Slope off from the crowd: Chris Gill passes on your recommendations of the perfect places for off-package skiing

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The Independent Travel
MY APPEAL a couple of weeks ago for reports on unpackaged resorts has produced a handful of interesting recommendations.

Kevin Packham has experience of several less well-known resorts. He recommends two limbs of the Portes du Soleil area that barely figure on the UK package scene, La Chapelle-d'Abondance and St- Jean-d'Aulps - 'both compact, pretty, uncrowded' - and Corvara, over the hill from Selva in the Dolomites, which he describes as 'a brilliant resort, with lots of interesting tree-lined runs and probably the best mountain restaurants in the Alps'.

That is quite a claim and one that my memories and recent experience of Zermatt do not entirely support; but it certainly is true that the Dolomites are blessed with excellent restaurants.

Few British skiers venture south in France beyond the Grenoble- Briancon area and resorts such as Les Deux Alpes, Serre-Chevalier, Montgenevre, unless it is to go down to Isola 2000.

Douglas Philips writes in praise of skiing in Haute Provence, between the two, notably at La Foux d'Allos which is linked to the better known Pra-Loup. He says the area and its people are charming and the prices irresistibly low. But he admits his enthusiasm is not shared by most skiers, French or otherwise.

'The big plus of the Foux d'Allos is the off-piste skiing,' he says, 'particularly on spring snow. With larch trees growing at altitudes of 2,000m, most of the skiing can be done in the trees, taking you far off-piste without any great danger - with a guide, of course.' There are several resorts within driving distance of one another, and Mr Philips reports with satisfaction skiing a different resort every day for a week from a three-star hotel in Barcillonnette, the Azteca, costing (last winter) pounds 23.50 a night for half-board.

Ray Lofting visited Les Karellis on a day-trip from nearby Valloire, having found the lifts were covered by the Valloire pass. So did all the other skiers who have ever told me anything about this modern French resort, 'perched rather like a mini-La Plagne at around 1,700m on the steep south side of the Arc valley'; but it has more than 2,500 beds, almost entirely self-catering, for those who wish to reside. Day visitors, including Mr Lofting, have been impressed by the 900m vertical of red and blue runs, but think it a bit limited as a holiday base.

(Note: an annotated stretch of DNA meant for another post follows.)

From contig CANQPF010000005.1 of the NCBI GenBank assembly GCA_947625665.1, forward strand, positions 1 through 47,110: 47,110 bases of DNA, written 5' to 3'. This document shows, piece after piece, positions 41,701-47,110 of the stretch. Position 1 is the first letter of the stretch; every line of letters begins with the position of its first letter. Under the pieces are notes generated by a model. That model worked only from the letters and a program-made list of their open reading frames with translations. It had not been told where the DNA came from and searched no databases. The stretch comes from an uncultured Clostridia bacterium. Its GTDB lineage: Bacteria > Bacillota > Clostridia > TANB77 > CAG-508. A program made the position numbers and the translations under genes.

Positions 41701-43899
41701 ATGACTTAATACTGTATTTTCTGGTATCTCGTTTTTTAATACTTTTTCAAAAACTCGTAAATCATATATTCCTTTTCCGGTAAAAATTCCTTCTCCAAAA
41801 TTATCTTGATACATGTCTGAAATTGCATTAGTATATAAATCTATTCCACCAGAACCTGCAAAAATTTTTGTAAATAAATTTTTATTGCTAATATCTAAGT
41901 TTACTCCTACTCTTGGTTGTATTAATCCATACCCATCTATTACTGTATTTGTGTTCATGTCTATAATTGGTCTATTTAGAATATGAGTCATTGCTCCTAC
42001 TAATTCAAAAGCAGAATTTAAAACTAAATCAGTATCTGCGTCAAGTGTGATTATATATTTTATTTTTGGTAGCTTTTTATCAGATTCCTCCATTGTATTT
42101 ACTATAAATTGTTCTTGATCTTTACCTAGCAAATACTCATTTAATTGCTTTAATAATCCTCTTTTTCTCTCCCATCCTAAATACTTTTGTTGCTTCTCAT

R P Wilkinson writes 'to extol the virtues of Sainte-Foy', a newly opened ski area above a village on the road up to Val d'Isere. Here, he says, is a chance to enjoy skiing without the crowds that have become inescapable in established resorts. There is hardly any accommodation at present, but the small installation of chairlifts serves a varied ski area of 900m vertical with some impressive black runs and off-piste areas served by the top lift. There are a couple of appealing chalet restaurants, and Mr Wilkinson judges the resort 'perfect for a day's outing' from nearby mega-resorts.

IF YOU are in the market for a flight to the Alps (or other skiing mountains), or if you want to take flight timings into account when choosing a package holiday, you may find it helpful to get hold of Snow Line's 'comprehensive' guide to scheduled and charter flights of interest to skiers. The idea is that showing the alternatives helps you settle on travel arrangements that suit you, rather than settling for the first deal you encounter.

Snow Line, based in Leicestershire, is one of the handful of specialist ski travel agencies that now seem to have established themselves as more helpful alternatives to local travel agents. I mentioned London-based Ski Solutions' chalet-finding service a couple of weeks ago. The other active specialist is Skiers Travel Bureau, based in Leeds.

I have 'tested' these agents in the past, anonymously setting them artificial little challenges to see how they dealt with them, and obtained results that were not entirely positive. Perhaps readers who call on them for real-life help would like to let me know what advice they get. (Ski Solutions: 081-944 1155; Skiers Travel Bureau: 0532 666876; Snow Line: 0858 84786).

IF public relations activity were any guide to quality of service, there would be no doubt that Snow + Rock was the place to buy ski equipment. The flow of announcements and innovations from the company is continuous, and some of them are of genuine interest: a big new shop at the Hemel Hempstead dry ski slope; a 'ski test' weekend being run in conjunction with Fresh Tracks (in Flaine in January); free cappuccino for weekday visitors to its boot clinics.

Of broadest appeal is the company's 120-page clothing and equipment catalogue, whether you use it for mail-order purposes or simply to stay in touch with what's on the market (Snow + Rock: 0753 830868; Fresh Tracks: 081-335 3003).

SALOMON's latest wheeze is to make its skis available for 'free' testing at certain dry slopes on certain dates (the use of the skis is free, the use of the slopes is not).

Anyone who feels able to choose a pounds 300 pair of skis on the basis of skiing on a dry slope must be a better dry-slope skier than me; but then most readers probably are. For more information, telephone 0256 479555.

(Photograph omitted)

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